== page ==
The Neighbourhood 

Dark-pop band keeps pushing forward

The Neighbourhood
  • The Neighbourhood

For The Neighbourhood, the past year has been a roller coaster that only goes one direction: up. The California-based five-piece released their first full-length album, I Love You; their song “Sweater Weather” went gold; they played at Coachella; and they performed on both Conan and Jimmy Kimmel Live. But drummer Bryan Sammis says they are already primed to take on new things.

“We’re different from a lot of other bands; we’re young and we’re very hungry for this,” Sammis says. “We’re grateful and humbled by every success that we have, but all that really means is that it’s time to tackle the next one.”

The members of The Neighbourhood had been friends for a while before they started making music in 2011. When the band recorded its first EP, Sammis was in college and was unable to be a part of it. But later, when Sammis had only three weeks left of his five-year college career, he left school to rejoin the band.

“When they had hit me up and said, ‘We always wanted you to be in the band, we really want you to come back and do it,’ it was kind of a no-brainer,” Sammis says. “It was sweet to have my best friends not let me give up on music, basically.”

Since the beginning, The Neighbourhood’s sound—indie rock with overtones of R&B and electronica—has been hard to nail down to an established genre, but the band has a name for the type of music they play: dark pop. “It is definitely pop music, but I don’t think it’s necessarily the traditional pop music people are used to hearing nowadays,” Sammis says. “It’s not necessarily upbeat; it’s very moody and very emotional. Sometimes it comes from a darker place than most normal music.”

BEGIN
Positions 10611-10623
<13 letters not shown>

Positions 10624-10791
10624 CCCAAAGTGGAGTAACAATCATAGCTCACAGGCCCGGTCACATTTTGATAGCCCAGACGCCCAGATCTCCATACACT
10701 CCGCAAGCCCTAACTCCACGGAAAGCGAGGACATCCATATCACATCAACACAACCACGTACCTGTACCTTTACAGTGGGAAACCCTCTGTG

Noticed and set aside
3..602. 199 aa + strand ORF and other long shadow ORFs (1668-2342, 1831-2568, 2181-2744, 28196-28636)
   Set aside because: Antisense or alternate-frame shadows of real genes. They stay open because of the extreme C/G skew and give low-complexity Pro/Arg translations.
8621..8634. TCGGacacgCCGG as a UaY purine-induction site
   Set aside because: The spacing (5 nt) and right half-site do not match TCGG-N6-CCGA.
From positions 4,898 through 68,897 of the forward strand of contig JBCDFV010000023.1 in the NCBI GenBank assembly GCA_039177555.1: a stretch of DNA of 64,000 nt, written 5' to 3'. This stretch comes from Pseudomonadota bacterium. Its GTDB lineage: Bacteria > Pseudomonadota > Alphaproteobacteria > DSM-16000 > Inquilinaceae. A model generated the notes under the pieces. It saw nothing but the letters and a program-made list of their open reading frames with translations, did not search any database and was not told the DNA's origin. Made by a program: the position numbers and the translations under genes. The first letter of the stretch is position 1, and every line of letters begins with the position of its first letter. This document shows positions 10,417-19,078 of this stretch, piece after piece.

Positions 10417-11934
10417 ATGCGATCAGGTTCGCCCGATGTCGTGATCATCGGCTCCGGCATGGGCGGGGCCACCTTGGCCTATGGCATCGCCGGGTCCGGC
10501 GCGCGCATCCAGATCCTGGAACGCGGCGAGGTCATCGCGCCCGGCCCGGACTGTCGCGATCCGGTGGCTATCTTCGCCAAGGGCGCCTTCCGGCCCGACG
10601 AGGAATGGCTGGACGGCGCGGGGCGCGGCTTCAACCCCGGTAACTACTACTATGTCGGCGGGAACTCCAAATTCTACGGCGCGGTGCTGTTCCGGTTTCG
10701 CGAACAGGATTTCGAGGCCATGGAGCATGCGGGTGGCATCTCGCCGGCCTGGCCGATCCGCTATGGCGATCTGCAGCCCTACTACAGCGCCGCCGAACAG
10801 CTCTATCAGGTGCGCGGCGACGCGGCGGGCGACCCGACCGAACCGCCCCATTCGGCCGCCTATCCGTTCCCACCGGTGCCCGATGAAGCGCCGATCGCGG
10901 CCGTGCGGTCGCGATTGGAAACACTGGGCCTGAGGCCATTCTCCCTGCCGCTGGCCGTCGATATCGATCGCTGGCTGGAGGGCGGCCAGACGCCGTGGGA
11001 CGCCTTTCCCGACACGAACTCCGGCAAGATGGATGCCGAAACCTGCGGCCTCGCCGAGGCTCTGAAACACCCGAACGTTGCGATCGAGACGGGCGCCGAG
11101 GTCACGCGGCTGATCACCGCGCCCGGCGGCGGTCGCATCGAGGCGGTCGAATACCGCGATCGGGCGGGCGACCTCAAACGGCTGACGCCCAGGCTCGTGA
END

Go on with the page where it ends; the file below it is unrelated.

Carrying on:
Sammis says he feels that the band gets misunderstood for many different reasons, including their age (at 23, Sammis is the oldest member) and their tattoos, but he thinks that will change in the future.

“I feel like we have a lot to prove; I think we have been paying our dues and I think people will look at us on a more serious note,” Sammis says. “It’s just about breaking out of stereotypes, because some people will be like, ‘Oh, the sweater band with the young fans?’ We’re more than that; we’re trying to make an impact on the world.”

The Neighbourhood has already tackled a few new projects, including a music video for “Afraid,” which was recently released, and has new music in the works. “We just love making music,” Sammis says. “We always are creating and we always are evolving. … I’m looking at brand-new Neighbourhood songs, the progression of our band. But what’s next is always bigger and better things.”

THE NEIGHBOURHOOD
w/Lovelife, Ghost Loft
In the Venue, 219 S. 600 West
Saturday, Oct. 26, 8 p.m.
$15 in advance, $18 day of show

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Laurie Reiner

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